North American Network Operators Group|
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Re: IGPs and services?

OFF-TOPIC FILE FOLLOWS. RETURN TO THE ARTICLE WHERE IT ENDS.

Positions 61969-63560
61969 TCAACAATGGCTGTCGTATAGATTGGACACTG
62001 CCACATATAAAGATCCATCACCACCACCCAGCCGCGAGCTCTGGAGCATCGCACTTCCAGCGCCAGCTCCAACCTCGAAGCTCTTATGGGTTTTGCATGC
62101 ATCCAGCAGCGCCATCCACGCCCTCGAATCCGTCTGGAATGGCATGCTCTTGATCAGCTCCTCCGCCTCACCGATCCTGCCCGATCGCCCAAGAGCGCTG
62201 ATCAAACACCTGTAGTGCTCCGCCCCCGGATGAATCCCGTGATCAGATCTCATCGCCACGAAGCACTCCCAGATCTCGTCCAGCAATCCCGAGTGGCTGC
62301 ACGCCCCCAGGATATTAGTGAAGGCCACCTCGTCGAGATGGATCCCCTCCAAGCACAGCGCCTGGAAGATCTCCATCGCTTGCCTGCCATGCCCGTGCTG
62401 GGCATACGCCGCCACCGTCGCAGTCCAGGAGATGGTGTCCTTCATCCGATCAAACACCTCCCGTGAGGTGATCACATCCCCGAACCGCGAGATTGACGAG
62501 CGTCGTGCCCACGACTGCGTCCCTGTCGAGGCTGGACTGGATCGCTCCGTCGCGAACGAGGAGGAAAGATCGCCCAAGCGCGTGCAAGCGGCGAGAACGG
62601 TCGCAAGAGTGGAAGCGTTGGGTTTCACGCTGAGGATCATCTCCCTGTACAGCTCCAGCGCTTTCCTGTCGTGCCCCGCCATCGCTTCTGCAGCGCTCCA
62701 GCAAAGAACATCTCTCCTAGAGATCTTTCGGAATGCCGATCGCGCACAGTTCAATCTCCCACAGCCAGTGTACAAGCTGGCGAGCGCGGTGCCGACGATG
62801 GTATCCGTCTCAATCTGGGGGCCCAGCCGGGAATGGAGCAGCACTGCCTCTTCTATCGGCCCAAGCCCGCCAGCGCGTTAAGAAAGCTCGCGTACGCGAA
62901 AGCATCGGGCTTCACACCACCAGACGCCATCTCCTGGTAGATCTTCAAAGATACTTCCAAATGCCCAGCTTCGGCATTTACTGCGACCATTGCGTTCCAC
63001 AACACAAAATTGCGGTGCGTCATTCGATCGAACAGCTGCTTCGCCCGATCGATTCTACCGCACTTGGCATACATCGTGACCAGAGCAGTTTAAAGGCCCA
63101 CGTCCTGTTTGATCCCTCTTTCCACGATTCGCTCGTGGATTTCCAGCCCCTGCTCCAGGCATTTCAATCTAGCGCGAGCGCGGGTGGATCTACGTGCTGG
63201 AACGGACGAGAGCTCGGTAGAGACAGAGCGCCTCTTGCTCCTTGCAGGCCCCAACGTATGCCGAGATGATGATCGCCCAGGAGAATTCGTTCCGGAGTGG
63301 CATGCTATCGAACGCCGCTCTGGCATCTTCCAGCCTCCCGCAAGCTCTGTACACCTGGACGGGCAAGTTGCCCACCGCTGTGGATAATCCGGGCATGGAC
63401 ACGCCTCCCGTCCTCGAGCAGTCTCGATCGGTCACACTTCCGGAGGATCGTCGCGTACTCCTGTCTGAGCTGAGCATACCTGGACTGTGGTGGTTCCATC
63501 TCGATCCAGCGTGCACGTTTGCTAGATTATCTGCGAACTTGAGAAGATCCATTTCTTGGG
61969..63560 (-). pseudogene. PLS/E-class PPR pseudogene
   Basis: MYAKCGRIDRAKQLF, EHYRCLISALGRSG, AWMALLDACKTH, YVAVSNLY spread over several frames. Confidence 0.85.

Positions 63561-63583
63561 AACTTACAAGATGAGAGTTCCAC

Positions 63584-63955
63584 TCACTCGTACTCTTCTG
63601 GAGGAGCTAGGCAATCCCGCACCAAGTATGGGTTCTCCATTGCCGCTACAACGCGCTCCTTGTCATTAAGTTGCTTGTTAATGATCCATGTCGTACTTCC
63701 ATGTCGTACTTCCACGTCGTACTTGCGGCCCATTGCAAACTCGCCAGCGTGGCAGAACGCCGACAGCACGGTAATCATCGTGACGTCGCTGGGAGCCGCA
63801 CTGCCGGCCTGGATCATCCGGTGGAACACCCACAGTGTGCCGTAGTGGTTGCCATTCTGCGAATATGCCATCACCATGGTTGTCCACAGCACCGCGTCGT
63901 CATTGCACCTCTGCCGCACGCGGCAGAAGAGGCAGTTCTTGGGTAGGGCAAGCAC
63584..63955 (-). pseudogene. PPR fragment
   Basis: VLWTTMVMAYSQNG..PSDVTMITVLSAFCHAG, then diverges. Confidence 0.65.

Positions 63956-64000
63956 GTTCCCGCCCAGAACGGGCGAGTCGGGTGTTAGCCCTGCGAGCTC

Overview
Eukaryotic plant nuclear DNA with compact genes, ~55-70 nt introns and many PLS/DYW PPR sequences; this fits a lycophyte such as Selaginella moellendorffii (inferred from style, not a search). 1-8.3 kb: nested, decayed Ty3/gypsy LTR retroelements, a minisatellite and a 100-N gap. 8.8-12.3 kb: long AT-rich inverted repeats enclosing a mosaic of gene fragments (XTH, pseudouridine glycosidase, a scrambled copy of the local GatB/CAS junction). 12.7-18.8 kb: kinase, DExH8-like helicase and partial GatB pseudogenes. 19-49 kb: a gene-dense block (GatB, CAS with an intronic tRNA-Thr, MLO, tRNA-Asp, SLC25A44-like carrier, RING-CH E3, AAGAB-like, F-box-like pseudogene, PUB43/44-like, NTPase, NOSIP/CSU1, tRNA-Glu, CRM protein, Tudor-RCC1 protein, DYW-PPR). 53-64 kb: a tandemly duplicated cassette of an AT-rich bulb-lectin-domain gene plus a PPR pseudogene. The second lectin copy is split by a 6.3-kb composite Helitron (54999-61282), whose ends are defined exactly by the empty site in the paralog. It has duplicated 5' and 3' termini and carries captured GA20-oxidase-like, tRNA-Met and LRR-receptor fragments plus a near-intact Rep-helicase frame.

> >> Running a routing protocol on a unix box doesn't mean you're > >> using it as a router. > > Roeland> Oh? ... routing, is routing. > >The distinction is between a device having knowledge of routing tables >and forwarding packets -- in fact in most instances where I am doing >something like this I have "net.inet.ip.forwarding = 0". picture something like this: | +-----------------+-------------------+ | | | net-x net-y net-z | | | rtr-a rtr-b rtr-c | | | +-----------------+-------------------+ | hst-m where host m is running some routing protocol and talking to a, b, and c. host m is clearly not routing packets, but it does have a very clear notion of how to get to networks x, y, and z. this means it doesn't have to rely on (nor should it, for problems previously stated) icmp redirects to determine the "proper" gateway. it also doesn't have to have multiple default routes: something that doesn't always work very well at the host level. it also knows from speaking to these routers that it can get to each network through the other routers, even though the "cost" will be higher. this means that if one of its gateway routers (a, b, or c) goes down, it can still find the three networks that it wants. running something like bgp (for example) between the host and the routers also gives it a clearer mechanism for determining if the router is down, as opposed to saying "gee...he seems awful quiet". -- |-----< "CODE WARRIOR" >-----| [email protected] * "ah! i see you have the internet [email protected] (Andrew Brown) that goes *ping*!" [email protected] * "information is power -- share the wealth."